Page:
A new direction
Trauma recovery (and the concept of “thriving” or post-traumatic growth) is something I am passionate about and this recently has led to a new departure for me: the setting up of Trauma Pathways, a website created solely for the purpose of providing support, information and training for individuals affected by trauma and PTSD and professionals who work with them. Click here to see my new (draft!) website.
Trauma can cause all or any of the following symptoms:
• Panic attacks, anxiety and phobias
• Mental blankness or spaced-out feelings
• Addictive behaviours (over-eating, smoking, drinking, etc).
• Amnesia or forgetfulness
• Inability to love, nurture or bond with other individuals
• Sexual difficulties
• Self-harming or suicidal thoughts
• Hypervigilance – always on the look out for some new threat
• Flashbacks of the traumatic events as though they are still happening
• Difficulty sleeping and/or nightmares
• Low mood
• Shame and lack of self-worth
• Reduced ability to deal with stress
Trauma and counselling
People often come to see a counsellor with one particular issue or a range of issues, not realising that they are connected to a traumatic incident or series of incidents. If we are suffering from these kinds of symptoms after experiencing trauma, we are said to be suffering from “post traumatic stress” or PTSD.
What do we mean by trauma?
We use the word “trauma” to describe events that are shocking and emotionally overwhelming, for situations that may involve actual or threatened death or serious injury. However any situation that leaves you feeling overwhelmed and alone can be traumatic, even if it doesn’t involve physical harm. It’s not the objective facts that determine whether an event is traumatic, it’s how you feel about it inside. The more frightened and helpless you feel, the more likely you are to be traumatised.
The obvious causes of trauma include war, severe childhood emotional, physical or sexual abuse, neglect, betrayal, or abandonment in childhood, experiencing or witnessing violence, rape and sexual assault and catastrophic injuries and illness.
But trauma does not have to stem from a major catastrophe. Less obvious causes include a variety of apparently ordinary events such as bullying (both at school and in the workplace), minor car accidents, falls and other apparently minor injuries (particularly true with regard to children and older people, natural disasters, including fires and floods, being left alone especially young children and babies and birth stress, for both mother and baby. Invasive medical and dental procedures sometimes result in trauma particularly in children who may have been restrained or anaesthetised or adults where certain medical procedures, such as a pelvic examination, can be experienced as an attack, even though rationally we accept that they are necessary and beneficial to our health.)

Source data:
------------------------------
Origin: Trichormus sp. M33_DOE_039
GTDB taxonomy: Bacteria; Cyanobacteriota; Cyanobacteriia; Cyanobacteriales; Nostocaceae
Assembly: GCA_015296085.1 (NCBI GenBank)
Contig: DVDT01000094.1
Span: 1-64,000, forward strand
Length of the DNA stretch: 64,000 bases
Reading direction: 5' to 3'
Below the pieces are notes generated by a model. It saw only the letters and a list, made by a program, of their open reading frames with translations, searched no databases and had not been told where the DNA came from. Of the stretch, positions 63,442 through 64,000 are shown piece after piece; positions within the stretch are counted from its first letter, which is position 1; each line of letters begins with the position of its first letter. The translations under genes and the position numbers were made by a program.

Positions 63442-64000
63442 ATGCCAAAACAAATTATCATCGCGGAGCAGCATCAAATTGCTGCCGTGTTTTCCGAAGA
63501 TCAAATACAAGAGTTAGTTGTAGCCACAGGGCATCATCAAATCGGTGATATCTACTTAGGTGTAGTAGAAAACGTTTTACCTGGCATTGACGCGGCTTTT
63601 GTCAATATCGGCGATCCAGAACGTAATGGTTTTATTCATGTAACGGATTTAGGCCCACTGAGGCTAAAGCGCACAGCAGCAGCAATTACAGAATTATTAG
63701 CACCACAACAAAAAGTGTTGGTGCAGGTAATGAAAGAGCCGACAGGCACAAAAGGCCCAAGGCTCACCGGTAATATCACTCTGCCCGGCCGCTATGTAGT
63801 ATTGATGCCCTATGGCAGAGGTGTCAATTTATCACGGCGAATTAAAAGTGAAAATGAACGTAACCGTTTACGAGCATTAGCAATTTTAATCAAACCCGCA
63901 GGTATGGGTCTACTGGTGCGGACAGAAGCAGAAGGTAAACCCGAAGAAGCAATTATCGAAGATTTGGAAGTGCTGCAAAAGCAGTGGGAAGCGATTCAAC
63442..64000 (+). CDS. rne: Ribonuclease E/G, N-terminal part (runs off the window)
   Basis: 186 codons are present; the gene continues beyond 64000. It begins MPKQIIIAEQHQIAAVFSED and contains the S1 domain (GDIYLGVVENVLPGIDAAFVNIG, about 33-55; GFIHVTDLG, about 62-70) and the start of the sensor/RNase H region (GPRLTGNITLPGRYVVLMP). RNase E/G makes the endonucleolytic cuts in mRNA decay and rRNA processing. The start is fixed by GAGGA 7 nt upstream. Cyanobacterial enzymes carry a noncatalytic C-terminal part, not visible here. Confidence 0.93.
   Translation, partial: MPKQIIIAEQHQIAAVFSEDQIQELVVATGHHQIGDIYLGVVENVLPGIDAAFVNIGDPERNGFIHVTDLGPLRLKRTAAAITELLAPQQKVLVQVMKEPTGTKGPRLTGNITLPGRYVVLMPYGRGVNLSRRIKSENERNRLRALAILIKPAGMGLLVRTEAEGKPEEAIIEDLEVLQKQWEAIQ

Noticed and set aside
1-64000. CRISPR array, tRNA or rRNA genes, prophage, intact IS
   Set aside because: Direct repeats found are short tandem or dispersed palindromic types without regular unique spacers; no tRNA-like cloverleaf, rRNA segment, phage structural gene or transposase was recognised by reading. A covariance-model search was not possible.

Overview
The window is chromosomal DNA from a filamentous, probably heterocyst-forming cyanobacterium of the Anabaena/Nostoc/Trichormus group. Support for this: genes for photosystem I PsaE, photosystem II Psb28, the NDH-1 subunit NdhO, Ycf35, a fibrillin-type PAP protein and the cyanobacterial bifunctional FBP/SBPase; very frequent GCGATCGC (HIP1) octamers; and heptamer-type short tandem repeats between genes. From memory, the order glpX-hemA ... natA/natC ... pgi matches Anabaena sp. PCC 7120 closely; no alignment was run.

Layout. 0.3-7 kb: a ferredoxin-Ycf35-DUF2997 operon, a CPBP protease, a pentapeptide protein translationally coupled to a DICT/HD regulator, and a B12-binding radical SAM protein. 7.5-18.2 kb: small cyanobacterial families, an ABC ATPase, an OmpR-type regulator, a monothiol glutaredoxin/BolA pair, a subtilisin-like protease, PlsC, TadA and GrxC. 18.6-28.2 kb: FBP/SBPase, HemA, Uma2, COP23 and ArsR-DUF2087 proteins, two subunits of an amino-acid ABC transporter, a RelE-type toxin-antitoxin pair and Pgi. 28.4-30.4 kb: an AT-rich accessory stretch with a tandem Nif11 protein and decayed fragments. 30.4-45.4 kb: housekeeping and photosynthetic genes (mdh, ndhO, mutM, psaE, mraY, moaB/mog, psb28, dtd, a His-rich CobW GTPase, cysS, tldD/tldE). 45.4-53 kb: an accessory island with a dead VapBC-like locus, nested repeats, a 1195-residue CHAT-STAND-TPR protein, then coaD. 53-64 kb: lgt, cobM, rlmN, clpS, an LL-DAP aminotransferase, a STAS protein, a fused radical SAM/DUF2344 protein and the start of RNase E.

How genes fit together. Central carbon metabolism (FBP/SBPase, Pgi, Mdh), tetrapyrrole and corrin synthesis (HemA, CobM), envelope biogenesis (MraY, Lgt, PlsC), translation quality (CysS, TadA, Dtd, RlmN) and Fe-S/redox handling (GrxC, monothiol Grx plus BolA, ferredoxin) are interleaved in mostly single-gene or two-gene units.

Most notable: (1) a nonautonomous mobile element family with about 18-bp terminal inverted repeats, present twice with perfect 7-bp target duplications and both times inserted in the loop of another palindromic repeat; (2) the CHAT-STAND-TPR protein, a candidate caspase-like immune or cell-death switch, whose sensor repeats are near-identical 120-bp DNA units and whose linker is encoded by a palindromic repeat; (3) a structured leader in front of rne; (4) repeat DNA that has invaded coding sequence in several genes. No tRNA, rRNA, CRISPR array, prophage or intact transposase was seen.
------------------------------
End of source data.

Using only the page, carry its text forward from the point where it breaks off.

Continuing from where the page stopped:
If the trauma is not addressed at an early enough stage, then our minds and bodies hang onto it. The symptoms of trauma can be ever-present or they can come and go, remaining hidden for years and then suddenly surfacing. They can also be triggered by stress. The symptoms can grow increasingly complex over time, and the connection to the original trauma experience can diminish, leaving us with the symptoms and no apparent cause.
How I work with trauma recovery
In recent years we have learned a great deal about how to recover from trauma so it does not have to be a life sentence. We do need to learn to trust the messages our minds and bodies are giving us– we mustn’t ignore our symptoms, time doesn’t make them go away. It’s really important to know that you don’t have to consciously remember an event in order to heal from it. You don’t, if you don’t want to, have to speak about what happened at all, or dwell on it yourself. Trauma memories of it are stored as fragmentary experiences in our bodies, not in the rational parts of our brains. Successful healing methods often involve establishing a connection to the body rather than going over and over traumatic events.
This means that my first priority is to ensure that you feel totally safe both in your counselling space but also in your everyday life. I use the techniques of mindfulness, breathing and deep relaxation to connect you to a calm, grounded, relaxed part of yourself. We look at what resources you already have that will help you with your recovery and what additional ones you might require along the way. We then move reconnecting with people, friends, family, the community and the wider world, finding meaningful activities, establishing new life goals and finding renewed meaning and purpose in your life.
Getting help – Trauma Counselling Cork
I have specialist knowledge in working with clients suffering from the effects of trauma and PTSD. Whatever your experience, I am here to help. Read more about my Trauma Counselling Cork services.
Book a counselling session today!